Materials: Anything and everything, whatever works.

In 2005, thanks to David Best, considered one of the founding fathers of the art car movement in America and a mentor, I learned some of the basics in making an art car. Underneath the 'tentacles' on the back end of my truck, is a huge dent.  Now two years old and weathered, the beading has not held up.  Knowing what I know now, I would have had that section clear coated!

The image below tentacles, features some of the beading I did as part of the crew working on Gregory Fleeman's Jeep Wrangler "Electrolux" designed by David Best and Gregory Fleeman.


David Best



Possible Bio & Health Hazards:  Greatest health risk to working on art cars can be from the prolonged inhalation of fumes or of skin absorption from silicone caulking, other glues, spray paints, mineral spirits, etc.  Exercise caution, wear gloves or rub in hand sealants, be well ventilated and dispose of all used materials with Green in mind, taking all such empty cans, used rags etc, to the toxic recycle areas of your local dump.  This helps keep this nasty stuff out of the water shed.   Also for those of us who have used computer keyboards for over 20 years, be wary of repetitive motion injuries, such as your hands going numb.  If this happens, rest your hands and do something else on the project.  Work to perfect your skills to use less.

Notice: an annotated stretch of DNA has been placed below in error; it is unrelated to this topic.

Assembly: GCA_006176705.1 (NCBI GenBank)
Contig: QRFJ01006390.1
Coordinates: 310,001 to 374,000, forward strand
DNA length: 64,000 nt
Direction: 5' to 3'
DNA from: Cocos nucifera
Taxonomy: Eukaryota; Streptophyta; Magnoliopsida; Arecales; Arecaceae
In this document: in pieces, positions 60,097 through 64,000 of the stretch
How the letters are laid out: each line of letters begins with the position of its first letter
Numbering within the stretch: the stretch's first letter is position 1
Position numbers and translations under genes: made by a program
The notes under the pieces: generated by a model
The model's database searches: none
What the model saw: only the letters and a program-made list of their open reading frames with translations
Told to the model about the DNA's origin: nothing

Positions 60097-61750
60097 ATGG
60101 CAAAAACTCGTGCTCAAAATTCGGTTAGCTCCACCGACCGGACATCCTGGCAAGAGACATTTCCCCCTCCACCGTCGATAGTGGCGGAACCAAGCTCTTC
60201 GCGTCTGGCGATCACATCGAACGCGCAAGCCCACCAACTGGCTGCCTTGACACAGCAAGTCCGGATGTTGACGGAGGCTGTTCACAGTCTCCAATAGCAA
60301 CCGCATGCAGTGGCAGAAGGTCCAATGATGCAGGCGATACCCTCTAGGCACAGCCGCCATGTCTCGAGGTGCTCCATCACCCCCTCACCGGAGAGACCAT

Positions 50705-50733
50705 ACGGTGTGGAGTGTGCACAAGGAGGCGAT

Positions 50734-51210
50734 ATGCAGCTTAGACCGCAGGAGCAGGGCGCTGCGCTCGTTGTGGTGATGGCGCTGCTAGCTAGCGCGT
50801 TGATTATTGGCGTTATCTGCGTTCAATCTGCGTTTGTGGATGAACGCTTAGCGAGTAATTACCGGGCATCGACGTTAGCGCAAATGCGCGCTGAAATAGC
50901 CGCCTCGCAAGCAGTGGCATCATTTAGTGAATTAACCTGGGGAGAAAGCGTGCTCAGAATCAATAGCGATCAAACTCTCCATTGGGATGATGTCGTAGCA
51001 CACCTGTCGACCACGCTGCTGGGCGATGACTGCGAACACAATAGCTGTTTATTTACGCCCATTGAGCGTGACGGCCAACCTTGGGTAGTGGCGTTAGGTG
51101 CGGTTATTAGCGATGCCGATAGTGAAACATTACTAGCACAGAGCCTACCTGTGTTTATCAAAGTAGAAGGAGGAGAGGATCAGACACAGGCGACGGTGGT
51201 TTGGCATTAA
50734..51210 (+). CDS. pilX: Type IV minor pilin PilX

The above beading was done by myself, under the direction of David.

The beautiful blue beading was done by Jen, featured below, under the direction of David. 

Many talented artists helped bring Gregory's Jeep to life.


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